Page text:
Benjamin Booker can easily be described as soulful and punk, but do not categorize him with the blues.
Reigning from The Big Easy, Booker started his music career in 2007 in Gainesville, Florida as a DJ for a local online radio station. Forcing himself to branch out to music he normally didn’t listen to, he enhanced his musical taste with the likes of The Gun Club, Blind Willie Johnson, and T. Rex. He started out as a journalism major, only to realize he was only in it to get advice from the musicians he intended to review. Moving back and forth from New Orleans, to Florida, then back to New Orleans, this was the rough period that Booker decided to write his first album.
“I wrote stuff and didn’t think that anyone would see it. The songs are very personal. So people having access to that definitely made it a little terrifying. I realized that sometimes doing scary stuff was good because I always felt great afterwards,” Booker explained about his music writing process. With his first album, self-titled “Benjamin Booker,” his lyrics set him apart as an individual. He even goes as far as labeling his own genre as “Tent City Revival” according to his Facebook page. From the opening track “Violent Shivers” to the last track “By the Evening,” you get an image of Booker being a passionate fellow that touches on a rollercoaster of emotions. From spiritual to political aspects, he isn’t afraid to expose the true downs of his life.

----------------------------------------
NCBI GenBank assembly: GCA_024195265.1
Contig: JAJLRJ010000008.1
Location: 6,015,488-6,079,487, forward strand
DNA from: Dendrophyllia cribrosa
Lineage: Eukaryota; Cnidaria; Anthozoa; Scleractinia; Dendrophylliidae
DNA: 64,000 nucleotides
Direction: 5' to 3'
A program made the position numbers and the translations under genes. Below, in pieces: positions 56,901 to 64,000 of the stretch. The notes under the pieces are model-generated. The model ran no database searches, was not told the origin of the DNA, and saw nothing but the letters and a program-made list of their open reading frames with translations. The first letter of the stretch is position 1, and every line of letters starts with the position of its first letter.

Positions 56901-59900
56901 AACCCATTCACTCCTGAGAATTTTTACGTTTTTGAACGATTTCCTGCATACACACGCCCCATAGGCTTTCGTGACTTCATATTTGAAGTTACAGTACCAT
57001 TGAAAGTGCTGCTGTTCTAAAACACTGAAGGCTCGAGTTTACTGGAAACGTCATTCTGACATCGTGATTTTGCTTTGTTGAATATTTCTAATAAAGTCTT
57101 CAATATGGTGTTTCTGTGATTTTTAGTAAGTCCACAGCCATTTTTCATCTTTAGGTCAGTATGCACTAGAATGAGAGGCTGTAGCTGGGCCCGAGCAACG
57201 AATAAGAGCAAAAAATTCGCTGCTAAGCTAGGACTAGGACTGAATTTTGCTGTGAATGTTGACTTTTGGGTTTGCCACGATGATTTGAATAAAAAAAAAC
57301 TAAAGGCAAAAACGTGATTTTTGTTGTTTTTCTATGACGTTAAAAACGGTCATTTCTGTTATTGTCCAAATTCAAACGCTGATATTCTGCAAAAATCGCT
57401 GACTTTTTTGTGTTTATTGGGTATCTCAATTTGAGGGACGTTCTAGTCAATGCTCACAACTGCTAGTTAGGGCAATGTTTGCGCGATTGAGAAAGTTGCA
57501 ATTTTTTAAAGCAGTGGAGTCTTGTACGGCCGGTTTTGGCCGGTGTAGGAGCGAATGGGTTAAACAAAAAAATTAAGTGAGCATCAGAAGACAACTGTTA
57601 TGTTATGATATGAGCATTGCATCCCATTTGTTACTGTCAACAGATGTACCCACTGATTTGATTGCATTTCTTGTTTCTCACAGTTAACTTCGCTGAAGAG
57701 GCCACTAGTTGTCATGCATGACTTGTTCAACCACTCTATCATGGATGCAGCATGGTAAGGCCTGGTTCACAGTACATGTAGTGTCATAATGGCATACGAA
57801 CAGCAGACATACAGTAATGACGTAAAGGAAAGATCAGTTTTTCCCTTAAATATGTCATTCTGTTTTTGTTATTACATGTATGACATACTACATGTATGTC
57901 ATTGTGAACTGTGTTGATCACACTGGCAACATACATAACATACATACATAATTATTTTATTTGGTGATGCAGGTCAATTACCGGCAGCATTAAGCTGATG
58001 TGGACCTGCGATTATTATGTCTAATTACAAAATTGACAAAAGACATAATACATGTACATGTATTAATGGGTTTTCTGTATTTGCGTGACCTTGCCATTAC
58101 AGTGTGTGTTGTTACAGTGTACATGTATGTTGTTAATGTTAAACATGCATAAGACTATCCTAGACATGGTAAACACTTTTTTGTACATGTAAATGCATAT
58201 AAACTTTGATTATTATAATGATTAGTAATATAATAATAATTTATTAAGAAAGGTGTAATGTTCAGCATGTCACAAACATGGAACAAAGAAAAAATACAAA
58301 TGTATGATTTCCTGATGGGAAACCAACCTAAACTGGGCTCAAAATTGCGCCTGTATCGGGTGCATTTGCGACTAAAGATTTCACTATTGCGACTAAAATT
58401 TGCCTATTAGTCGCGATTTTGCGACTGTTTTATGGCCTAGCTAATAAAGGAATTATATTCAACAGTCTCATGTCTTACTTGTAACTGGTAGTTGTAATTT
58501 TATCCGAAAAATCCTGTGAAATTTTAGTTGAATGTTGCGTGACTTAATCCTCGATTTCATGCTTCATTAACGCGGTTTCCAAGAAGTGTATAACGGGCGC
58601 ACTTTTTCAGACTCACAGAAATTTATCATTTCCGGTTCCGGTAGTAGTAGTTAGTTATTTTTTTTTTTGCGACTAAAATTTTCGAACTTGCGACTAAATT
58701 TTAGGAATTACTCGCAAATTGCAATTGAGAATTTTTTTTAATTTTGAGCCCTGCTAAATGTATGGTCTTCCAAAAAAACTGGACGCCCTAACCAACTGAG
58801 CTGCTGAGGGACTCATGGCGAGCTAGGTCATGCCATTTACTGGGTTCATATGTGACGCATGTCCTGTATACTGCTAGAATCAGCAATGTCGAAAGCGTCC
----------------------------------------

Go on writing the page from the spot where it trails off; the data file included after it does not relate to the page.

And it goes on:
The main thing to take from Booker’s music is this: do not categorize him with the blues. “I don’t play that kind of stuff at all. There’s like two solos on the record, and they’re like ten seconds long. I didn’t do like eight minute long solos…I don’t know, I don’t really write blues songs. I guess I listen to a lot of blues, and sometimes I take blues melodies or parts from blues. But I listen to like punk and then I took stuff from soul and blues and stuff. But I wouldn’t say that we play blues music really. I just have no interest in that stuff,” Booker playfully explains. Ok, BB, we get it- you like the blues, but you ain’t the blues.
By Madeline Robicheaux